With the audiobook rolling in at a comfortable 74 minutes, the story flies by. An enjoyable, well paced tale, the voice talent on show is fantastic. The only previous real audiobook that I have experience of is the excellent Batman: Knightfall series that the BBC worked on. Whilst I enjoyed that title immensely, the talent on show here is on a different level. The vocal duties here are taken on by Gareth Armstrong, Chris Fairbank and David Timson, with narration by Jonathan Keeble. All with suitable backgrounds and experience, it’s the inclusion of Chris Fairbank that immediately took my eye, with him having small yet notable parts in the likes of The Fifth Element, Alien 3, Pirates of the Caribbean: On Stranger Tides and, more importantly, Tim Burton’s Batman. In fact, Fairbank has one of the most iconic Batman moments, likely the most iconic Batman moment, in film history. He’s the guy that delivers the ‘What are you?’ line at the beginning of 1989’s Batman, prompting Keaton’s Bat to drop the ‘I’m Batman!’ line that so perfectly set the tone for how Keaton was going to play the character.
Right, back to point. Whilst it’s Fairbank that was the stand out name for me personally, it was actually Jonathan Keeble’s narration that stole the story from me performance wise. All four of the talents on show were fantastic, but the annunciation and crispness of Keeble’s narration is what keeps the story moving so swiftly and descriptively. His narration, along with the excellent sound effects on offer truly give feeling to the story’s surroundings. Without feeling ‘in the moment’ of the story, a story often lacks purpose and you feel no sense of emotional attachment. That is not the case here, with the language used by Guymer (hey, Basement!) a joy to listen to as Keeble and the rest of the cast snap through simile after simile, giving the audience a reason to feel and fret for the characters involved.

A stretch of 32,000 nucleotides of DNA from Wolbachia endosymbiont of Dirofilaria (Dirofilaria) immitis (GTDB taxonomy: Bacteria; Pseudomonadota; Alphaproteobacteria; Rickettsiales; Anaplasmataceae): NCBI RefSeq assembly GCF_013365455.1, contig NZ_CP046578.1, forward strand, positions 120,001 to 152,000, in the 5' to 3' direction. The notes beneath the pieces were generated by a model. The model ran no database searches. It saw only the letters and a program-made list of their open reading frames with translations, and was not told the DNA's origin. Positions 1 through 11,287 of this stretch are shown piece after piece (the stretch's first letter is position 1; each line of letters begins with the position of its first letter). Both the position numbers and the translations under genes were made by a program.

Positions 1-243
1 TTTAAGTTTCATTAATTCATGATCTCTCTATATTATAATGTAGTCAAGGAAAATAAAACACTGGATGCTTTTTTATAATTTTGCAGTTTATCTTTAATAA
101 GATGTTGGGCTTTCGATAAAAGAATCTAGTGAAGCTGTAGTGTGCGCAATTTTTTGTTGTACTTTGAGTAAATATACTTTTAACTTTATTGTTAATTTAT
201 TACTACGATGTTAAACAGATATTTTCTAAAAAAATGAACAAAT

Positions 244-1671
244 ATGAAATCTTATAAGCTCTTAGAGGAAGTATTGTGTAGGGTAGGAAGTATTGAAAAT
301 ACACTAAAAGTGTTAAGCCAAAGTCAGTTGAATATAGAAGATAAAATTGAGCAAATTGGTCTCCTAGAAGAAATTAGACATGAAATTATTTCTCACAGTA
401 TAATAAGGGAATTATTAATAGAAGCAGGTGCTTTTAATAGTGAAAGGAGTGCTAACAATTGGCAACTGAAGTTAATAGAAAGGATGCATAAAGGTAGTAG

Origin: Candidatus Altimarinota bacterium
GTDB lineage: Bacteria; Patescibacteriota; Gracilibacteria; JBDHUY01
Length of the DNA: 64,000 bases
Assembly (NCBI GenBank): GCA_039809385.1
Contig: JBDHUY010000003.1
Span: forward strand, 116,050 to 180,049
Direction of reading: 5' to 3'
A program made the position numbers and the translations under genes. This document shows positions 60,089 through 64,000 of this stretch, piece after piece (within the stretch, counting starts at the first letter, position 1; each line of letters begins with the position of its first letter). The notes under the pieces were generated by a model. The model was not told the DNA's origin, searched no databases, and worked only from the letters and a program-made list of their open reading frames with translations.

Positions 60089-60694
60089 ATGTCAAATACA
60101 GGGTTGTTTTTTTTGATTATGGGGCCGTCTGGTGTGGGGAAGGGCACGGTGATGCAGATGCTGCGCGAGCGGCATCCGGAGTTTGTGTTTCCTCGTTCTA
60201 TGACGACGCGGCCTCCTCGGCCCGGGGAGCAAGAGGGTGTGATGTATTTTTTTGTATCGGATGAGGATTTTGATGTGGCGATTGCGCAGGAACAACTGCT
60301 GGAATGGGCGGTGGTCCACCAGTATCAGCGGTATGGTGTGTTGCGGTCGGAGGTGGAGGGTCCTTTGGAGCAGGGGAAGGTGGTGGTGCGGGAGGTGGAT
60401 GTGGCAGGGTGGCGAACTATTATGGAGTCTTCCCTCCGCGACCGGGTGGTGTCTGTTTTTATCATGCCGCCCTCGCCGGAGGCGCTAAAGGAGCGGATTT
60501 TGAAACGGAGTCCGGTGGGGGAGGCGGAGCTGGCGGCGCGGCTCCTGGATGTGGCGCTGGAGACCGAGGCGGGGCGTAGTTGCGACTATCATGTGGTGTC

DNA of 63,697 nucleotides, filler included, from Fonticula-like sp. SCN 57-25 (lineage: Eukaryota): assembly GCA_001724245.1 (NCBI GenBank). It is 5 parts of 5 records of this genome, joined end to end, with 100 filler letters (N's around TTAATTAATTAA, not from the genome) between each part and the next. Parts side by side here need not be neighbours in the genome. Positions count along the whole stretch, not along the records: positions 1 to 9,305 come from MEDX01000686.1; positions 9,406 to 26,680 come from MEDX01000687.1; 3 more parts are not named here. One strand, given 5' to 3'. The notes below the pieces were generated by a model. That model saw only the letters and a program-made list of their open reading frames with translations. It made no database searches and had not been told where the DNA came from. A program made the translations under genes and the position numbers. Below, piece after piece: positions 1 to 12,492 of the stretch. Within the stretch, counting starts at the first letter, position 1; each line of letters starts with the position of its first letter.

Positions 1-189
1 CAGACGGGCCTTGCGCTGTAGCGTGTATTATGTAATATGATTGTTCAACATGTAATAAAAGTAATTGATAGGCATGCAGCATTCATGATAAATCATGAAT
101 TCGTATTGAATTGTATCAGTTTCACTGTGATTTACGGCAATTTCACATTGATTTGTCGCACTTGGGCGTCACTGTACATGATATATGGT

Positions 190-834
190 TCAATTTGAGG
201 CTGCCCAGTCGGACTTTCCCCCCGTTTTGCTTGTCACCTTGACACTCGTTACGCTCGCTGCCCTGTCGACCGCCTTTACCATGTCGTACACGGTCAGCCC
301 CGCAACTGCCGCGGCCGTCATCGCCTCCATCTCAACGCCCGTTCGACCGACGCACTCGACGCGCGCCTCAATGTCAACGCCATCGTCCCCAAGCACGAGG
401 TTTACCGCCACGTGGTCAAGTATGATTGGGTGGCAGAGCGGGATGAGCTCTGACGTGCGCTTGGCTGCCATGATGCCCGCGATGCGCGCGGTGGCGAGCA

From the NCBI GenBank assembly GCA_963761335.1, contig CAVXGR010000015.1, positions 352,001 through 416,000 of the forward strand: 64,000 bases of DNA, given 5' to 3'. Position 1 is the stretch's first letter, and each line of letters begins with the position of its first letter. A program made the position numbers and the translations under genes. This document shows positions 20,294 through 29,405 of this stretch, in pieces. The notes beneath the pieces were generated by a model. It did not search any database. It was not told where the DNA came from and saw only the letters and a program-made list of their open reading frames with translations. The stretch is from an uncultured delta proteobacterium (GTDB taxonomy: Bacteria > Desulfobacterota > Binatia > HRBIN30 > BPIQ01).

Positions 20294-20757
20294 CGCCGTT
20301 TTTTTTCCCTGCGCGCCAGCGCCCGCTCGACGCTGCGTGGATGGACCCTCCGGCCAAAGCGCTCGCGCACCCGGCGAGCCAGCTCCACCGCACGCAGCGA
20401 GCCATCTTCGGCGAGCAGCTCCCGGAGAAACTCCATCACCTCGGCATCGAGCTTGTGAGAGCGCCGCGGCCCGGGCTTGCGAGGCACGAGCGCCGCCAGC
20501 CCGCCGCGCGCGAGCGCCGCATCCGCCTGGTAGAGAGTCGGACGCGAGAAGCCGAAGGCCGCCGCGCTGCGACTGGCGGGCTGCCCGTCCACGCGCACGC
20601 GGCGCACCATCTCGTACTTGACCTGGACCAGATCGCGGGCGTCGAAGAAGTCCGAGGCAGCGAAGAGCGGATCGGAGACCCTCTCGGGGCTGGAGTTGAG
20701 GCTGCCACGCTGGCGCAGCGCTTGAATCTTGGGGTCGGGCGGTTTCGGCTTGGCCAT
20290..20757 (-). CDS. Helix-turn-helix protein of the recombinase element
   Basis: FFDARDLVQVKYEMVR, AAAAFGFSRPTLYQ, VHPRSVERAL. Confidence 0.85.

As well as the great effects work and vocal work, it is impossible to ignore the score by Simon Slater. Played at all the right times and at just the right pace, again, the music helps the audience to relate to our heroes and their adventure. Playing almost like a Lord-of-the-Rings-lite – and I mean that in a good way – the score varies from joyful and carefree to ominous and frantic at blink of an eye (or ear should that be ear?).
I can honestly say, Gotrek & Felix: Curse of the Everliving is a great story. I went in with a sense of trepidation but came out with a sense of fulfillment and with an urge to find out more about these characters and their past adventures. As a first time reader and listener of anything from the Warhammer world, I would say that this was a great entry point. The characters are fleshed out enough for someone like myself to appreciate them, whilst the pace of the story is quick-moving and appropriate enough to give your interest piqued.
If I’m using a ratings system, such as when I review films, I’d have to give the tale of Gotrek & Felix: Curse of the Everliving an impressive 4 out of 5. Good work, Dave! The quality of the story definitely saves on me worrying about hurting your feelings.
For this looking to purchase Gotrek & Felix: Curse of the Everliving, you can find all you need to know at BlackLibrary. You can also find more information on David Guymer and his work at GoodReads. Go and check him out, he’s a good dude.
Oh, and for all of those curious, check out Christopher Fairbank coming face-to-face with the Caped Crusader below: